You're Looking, Um, Creative Today: The Creative Personality
You may not be a Michelangelo or a Dickens (or, for that matter, a Kanye) but you might just have the personality of one! In his Psychology Today article "What Do Creative People Look Like?" Mark Batey, PhD identifies the following (translated into YJGM-speak) as the personality traits that creative people possess:
• Alternative: Open to new experiences and ways of working; curious; imaginative and questioning of how the world works.
• Casual, insofar as they tend to avoid being highly ordered, structured and organized.
• Competitive - that is, they are comfortable with disagreement and going against the consensus.
Neuroticism in particular appears to be particularly elevated in "artistic" domains - poets, artists and designers are often far more emotionally sensitive. Why is this, you ask? Batey explains: "The answer may be tracked back to the notion of what we consider art and artistic products to be 'for'. If we run with the idea that art "exists" in order to generate emotions in the viewer or recipient. Then... if artists are more emotionally sensitive, they are in a better position to understand emotion and convey it through their artistic products to evoke emotional responses in the beholder."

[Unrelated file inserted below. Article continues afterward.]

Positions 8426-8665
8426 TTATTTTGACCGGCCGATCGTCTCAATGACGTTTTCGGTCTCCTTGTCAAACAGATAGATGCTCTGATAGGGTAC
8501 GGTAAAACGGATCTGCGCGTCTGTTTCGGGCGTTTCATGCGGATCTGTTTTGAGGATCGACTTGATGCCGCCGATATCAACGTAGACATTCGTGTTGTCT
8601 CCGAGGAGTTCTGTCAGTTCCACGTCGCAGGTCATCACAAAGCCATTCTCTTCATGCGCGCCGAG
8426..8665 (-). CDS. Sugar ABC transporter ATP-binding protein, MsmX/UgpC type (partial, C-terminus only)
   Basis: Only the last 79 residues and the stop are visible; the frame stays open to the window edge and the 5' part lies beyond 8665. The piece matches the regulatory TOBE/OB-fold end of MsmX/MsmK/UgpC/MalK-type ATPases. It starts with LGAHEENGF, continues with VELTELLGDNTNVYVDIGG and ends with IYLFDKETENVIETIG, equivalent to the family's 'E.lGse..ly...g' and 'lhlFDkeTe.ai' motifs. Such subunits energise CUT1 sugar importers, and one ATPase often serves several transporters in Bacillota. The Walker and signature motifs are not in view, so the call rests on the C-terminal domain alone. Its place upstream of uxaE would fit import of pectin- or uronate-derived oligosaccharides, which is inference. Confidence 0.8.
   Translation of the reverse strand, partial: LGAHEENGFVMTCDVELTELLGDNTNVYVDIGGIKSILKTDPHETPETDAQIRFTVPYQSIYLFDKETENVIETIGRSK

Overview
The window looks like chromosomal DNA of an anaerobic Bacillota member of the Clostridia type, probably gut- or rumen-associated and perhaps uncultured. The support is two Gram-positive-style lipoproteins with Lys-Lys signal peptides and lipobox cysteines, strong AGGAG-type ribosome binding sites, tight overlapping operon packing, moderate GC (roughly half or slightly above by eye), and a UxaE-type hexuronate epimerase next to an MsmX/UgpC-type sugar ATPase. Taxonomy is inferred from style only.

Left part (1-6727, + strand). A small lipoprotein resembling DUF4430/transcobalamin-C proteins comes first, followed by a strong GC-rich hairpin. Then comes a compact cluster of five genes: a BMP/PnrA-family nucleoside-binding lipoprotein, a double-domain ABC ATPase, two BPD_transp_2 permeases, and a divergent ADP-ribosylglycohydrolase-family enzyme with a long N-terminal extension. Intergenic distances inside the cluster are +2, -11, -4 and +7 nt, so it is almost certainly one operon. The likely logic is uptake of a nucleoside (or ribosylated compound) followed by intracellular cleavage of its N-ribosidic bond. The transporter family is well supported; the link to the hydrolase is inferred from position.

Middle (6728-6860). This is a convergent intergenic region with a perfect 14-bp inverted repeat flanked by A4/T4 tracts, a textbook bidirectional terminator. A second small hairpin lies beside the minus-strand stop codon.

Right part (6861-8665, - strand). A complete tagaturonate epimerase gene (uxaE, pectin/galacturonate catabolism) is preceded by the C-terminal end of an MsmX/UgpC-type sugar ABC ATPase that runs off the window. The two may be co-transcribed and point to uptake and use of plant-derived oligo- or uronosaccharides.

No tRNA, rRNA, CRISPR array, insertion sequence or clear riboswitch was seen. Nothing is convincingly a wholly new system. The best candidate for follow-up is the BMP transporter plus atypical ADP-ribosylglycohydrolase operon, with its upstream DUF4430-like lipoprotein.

Batey's research found that as far as extraversion vs. introversion, the results are contingent upon the field that the person is demonstrating their creativity. Introversion is a stronger trait in those whose endeavors require isolated work and thoughtful consideration, such as creative scientists and artists. However, commercial creatives (designers, bloggers, or folks involved in advertising) tend to be extraverted; their work involves "a complex web of social interactions" and often their products require an integration with many other pieces of a corporate puzzle. It may even be that this social web is an expression of the extraverted person's creativity!
The language of the study also illustrates a challenge that the YJGM team faced when developing our work: keeping all terminology neutral. In the original research, Batey refers to creative people as "not particularly Conscientious" and "generally disagreeable." Harsh! While this phrasing is accurate in regards to the Big Five model of personality, most people would read these as being negative traits. The reality is that these are neutral traits - even being "generally disagreeable" refers more specifically to being willing to disagree. We at YJGM had to be a little alternative and competitive, so to speak, to work out new language for describing the Big Five personality traits. Just like The Streets say, "you just gotta stay positive!"
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